Flour Sifter Recommendation Needed

Discussion in 'Pastries & Baking' started by kokopuffs, Aug 8, 2012.

  1. kokopuffs

    kokopuffs

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    I'm switching from KA AP flour to White Lily products (they're a bit clumpy) and therefore need a quality sifter (or sieve).  Which would you recommend, the sifter or sieves listed on this page???

    TIA T!
     
    Last edited: Aug 8, 2012
  2. kokopuffs

    kokopuffs

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    Within my rye bread recipe calling for 5C KA AP flour along with !C rye flour, I've replaced the KA AP with White Lily Bread Flour and gor a softer crumb, taller oven spring.  But the flour is clumpy and I'd like to smoothen it out.  ...Just tough when it comes to hard vs soft wheat.
     
  3. chefdave11

    chefdave11 Banned

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  4. kokopuffs

    kokopuffs

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    Thanks for the reply and since I already own a slightly smaller version of one of those, I'll try it.  Have you any experience with a real sieve?

    My intent is to sift either 5C of flour at a time (yours seems awfully large at this amount) or an entire 5# bag of the clumpy stuff, where a sieve would imho be THE one to use.
     
  5. bekazu

    bekazu

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    In the restaurant we own 2 of these drum sieves

    [​IMG]

    they are available at resteraunt supply stores or on the web. 

    Ours are 16" across we can set them over the 30 qt mixing bowl and sift directly into what we are mixing.  If we sift onto parchment paper we just flip it over so there is space for the flour to fall through onto the paper.   They can handle large jobs, don't have small pieces that rust or break and can be cleaned by running through a commercial dish machine. 

    Bonus : When the screen wears out you can buy a new screen rather than replacing the entire sifter.

    At home I own the same sifter as ChefDave11 and it does the smaller jobs just as well.
     
  6. kokopuffs

    kokopuffs

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     I really appreciate all of the input here but I went for the hand crank unit, the Thunder Group Stainless Steel unit.  While it holds only eight cups of flour max it's do for my needs.  The professional sifters that you've listed here seem a bit too large for my flour/dough buckets.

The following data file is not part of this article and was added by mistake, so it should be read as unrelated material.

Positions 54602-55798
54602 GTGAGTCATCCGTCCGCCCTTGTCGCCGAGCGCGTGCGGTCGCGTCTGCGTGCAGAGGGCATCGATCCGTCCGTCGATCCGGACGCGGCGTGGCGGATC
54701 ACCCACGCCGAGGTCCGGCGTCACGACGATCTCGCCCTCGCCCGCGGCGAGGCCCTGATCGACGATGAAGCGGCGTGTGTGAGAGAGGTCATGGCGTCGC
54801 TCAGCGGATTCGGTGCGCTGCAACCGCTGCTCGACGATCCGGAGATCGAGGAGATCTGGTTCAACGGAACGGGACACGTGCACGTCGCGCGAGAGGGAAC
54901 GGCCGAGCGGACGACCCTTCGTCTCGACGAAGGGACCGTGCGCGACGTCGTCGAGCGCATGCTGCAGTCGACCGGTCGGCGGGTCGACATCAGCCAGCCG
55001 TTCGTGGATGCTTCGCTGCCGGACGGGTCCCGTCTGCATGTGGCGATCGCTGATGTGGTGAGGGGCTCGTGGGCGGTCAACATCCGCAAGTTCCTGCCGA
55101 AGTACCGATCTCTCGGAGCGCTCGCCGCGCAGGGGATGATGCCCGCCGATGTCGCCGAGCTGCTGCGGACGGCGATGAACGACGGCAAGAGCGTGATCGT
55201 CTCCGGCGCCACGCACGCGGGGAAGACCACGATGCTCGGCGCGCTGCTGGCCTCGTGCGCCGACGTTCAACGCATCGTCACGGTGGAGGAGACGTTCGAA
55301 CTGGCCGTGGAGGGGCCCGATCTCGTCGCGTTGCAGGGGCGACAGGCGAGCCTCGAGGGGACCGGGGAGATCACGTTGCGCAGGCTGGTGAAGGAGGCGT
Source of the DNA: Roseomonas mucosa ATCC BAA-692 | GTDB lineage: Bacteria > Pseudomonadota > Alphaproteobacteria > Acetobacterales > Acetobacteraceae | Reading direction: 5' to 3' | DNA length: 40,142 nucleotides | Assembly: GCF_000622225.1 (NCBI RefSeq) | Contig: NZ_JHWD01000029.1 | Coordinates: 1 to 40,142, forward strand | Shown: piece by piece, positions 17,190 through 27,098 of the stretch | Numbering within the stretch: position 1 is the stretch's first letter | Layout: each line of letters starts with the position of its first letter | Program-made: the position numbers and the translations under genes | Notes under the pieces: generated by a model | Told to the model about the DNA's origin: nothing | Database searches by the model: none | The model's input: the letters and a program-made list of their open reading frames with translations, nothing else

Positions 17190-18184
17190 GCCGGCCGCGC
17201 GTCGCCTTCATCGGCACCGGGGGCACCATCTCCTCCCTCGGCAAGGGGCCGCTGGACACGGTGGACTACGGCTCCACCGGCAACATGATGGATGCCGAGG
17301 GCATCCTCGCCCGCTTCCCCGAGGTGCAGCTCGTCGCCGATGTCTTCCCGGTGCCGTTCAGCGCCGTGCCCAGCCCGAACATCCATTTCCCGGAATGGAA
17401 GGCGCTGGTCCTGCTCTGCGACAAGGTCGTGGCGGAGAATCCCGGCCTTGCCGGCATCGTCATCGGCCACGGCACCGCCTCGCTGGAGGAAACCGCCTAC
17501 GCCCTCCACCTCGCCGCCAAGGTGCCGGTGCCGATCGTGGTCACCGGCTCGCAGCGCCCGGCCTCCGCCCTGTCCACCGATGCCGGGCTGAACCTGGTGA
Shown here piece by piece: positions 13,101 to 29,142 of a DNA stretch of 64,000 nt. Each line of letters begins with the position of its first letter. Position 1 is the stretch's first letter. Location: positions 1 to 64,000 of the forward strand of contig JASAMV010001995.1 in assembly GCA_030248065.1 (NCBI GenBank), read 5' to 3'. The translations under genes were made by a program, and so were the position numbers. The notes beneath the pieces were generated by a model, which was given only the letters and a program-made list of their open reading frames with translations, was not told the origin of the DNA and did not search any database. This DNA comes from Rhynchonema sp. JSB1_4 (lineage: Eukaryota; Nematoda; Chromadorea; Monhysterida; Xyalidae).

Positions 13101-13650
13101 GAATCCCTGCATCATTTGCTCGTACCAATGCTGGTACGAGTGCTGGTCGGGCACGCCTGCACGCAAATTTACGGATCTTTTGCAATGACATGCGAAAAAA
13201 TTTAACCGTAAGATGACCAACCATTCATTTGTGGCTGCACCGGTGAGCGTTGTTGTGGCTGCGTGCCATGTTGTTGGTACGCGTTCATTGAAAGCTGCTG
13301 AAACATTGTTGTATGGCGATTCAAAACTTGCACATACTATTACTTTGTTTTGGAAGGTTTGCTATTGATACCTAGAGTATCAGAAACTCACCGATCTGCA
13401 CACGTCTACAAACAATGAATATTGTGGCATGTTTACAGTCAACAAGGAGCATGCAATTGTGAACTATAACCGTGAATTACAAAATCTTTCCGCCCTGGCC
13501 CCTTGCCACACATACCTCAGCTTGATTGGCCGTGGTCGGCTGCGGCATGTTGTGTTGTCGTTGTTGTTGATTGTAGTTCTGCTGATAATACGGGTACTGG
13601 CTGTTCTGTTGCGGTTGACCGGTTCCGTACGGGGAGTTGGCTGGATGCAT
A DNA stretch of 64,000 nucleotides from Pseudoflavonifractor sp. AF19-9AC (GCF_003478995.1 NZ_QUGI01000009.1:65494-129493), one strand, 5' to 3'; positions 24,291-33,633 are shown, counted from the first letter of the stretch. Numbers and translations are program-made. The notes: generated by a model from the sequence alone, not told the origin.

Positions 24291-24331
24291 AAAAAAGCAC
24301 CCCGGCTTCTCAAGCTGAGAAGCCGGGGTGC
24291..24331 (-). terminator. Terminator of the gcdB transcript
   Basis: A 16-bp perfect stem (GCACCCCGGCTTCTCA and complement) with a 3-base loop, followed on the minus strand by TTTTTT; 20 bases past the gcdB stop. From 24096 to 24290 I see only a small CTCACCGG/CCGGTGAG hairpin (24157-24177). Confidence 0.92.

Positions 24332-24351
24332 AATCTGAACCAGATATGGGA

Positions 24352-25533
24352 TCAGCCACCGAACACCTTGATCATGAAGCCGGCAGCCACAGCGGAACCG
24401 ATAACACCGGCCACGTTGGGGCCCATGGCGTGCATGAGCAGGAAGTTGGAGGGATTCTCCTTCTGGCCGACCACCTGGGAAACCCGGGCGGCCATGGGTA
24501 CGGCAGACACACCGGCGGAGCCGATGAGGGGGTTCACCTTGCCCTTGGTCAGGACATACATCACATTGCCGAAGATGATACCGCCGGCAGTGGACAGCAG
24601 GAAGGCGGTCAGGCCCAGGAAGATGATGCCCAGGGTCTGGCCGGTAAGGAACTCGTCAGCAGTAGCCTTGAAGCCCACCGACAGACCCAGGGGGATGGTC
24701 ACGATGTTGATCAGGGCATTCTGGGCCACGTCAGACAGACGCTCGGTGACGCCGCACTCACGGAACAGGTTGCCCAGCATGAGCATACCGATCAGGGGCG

7. bliss

    bliss

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    I have read in a baking manual that beating flour with all dry ingredients with an electric mixer, also do the purpose of airation. Let me know if i am wrong? but i find it bit helpful.
     
  8. siduri

    siduri

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    The flour here is not of standard quality - sometimes it's clumpy and sometimes not.  I agree, bliss, I always only ever stirred it with a whisk and it works fine.  I find it;s pretty time-consuming to sift with a sifter, though i only ever used the squeeze variety. 
     
  9. kokopuffs

    kokopuffs

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    Clumping implies a denser flour, and so it would seem that a recipe calling for 1C flour might get more due to the increased density - should the flour not be pre-sifted.

    I just received the sifter and it's huge and crank driven.  It took less than five minutes to sift a five pound bag of White Lily AP flour that clocks in at 2 grams of protein per serving.  The volume of the sifted flour doubled that of the clumped stuff.  Time will tell and I'll let you know.  From now on I'll sift the whole bag and allow the sifted flour to settle a bit prior to "fluffing and scooping" and dispensing.

    And the sifter is really huge.
     
    Last edited: Aug 17, 2012
  10. petemccracken

    petemccracken

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    That is why I have changed to weight rather than volume!
     
  11. kokopuffs

    kokopuffs

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    While I agree with PeteM, the problem that introduces itself here is moisture and it seems as if White Lily Flour (not to single out this one) which is a soft wheat high starch flour is prone to high moisture absorption.  Would this phenomenon be characteristic of most pastry flours or flours that are high in starch and of soft wheat??????
     
  12. kokopuffs

    kokopuffs

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    The 8C flour sifter I just received goes thru a five pound bag in just a minute or two.  It works great.  Like Goliath, it's truly a giant who works easliy and quite well.  I'd recommend that sifter in a heartbeat.  It's very well made.

    .
     
    Last edited: Aug 23, 2012